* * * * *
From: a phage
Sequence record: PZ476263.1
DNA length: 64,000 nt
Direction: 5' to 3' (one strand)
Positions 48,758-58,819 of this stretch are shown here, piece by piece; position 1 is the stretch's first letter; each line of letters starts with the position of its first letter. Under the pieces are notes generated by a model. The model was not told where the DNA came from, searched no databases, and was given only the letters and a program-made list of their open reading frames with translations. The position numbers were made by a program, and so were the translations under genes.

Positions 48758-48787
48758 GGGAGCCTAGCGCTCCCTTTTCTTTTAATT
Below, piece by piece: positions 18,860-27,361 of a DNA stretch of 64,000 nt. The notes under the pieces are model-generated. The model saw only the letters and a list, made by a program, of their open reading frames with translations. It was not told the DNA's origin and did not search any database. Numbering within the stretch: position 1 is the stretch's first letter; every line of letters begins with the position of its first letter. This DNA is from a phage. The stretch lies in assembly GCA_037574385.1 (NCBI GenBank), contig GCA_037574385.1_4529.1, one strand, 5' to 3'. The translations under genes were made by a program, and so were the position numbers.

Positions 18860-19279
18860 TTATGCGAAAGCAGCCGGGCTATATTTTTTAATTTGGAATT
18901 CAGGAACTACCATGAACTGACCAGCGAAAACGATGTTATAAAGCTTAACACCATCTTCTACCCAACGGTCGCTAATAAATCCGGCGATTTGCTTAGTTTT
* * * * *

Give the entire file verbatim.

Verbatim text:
From: a phage
Sequence record: PZ476263.1
DNA length: 64,000 nt
Direction: 5' to 3' (one strand)
Positions 48,758-58,819 of this stretch are shown here, piece by piece; position 1 is the stretch's first letter; each line of letters starts with the position of its first letter. Under the pieces are notes generated by a model. The model was not told where the DNA came from, searched no databases, and was given only the letters and a program-made list of their open reading frames with translations. The position numbers were made by a program, and so were the translations under genes.

Positions 48758-48787
48758 GGGAGCCTAGCGCTCCCTTTTCTTTTAATT
Below, piece by piece: positions 18,860-27,361 of a DNA stretch of 64,000 nt. The notes under the pieces are model-generated. The model saw only the letters and a list, made by a program, of their open reading frames with translations. It was not told the DNA's origin and did not search any database. Numbering within the stretch: position 1 is the stretch's first letter; every line of letters begins with the position of its first letter. This DNA is from a phage. The stretch lies in assembly GCA_037574385.1 (NCBI GenBank), contig GCA_037574385.1_4529.1, one strand, 5' to 3'. The translations under genes were made by a program, and so were the position numbers.

Positions 18860-19279
18860 TTATGCGAAAGCAGCCGGGCTATATTTTTTAATTTGGAATT
18901 CAGGAACTACCATGAACTGACCAGCGAAAACGATGTTATAAAGCTTAACACCATCTTCTACCCAACGGTCGCTAATAAATCCGGCGATTTGCTTAGTTTT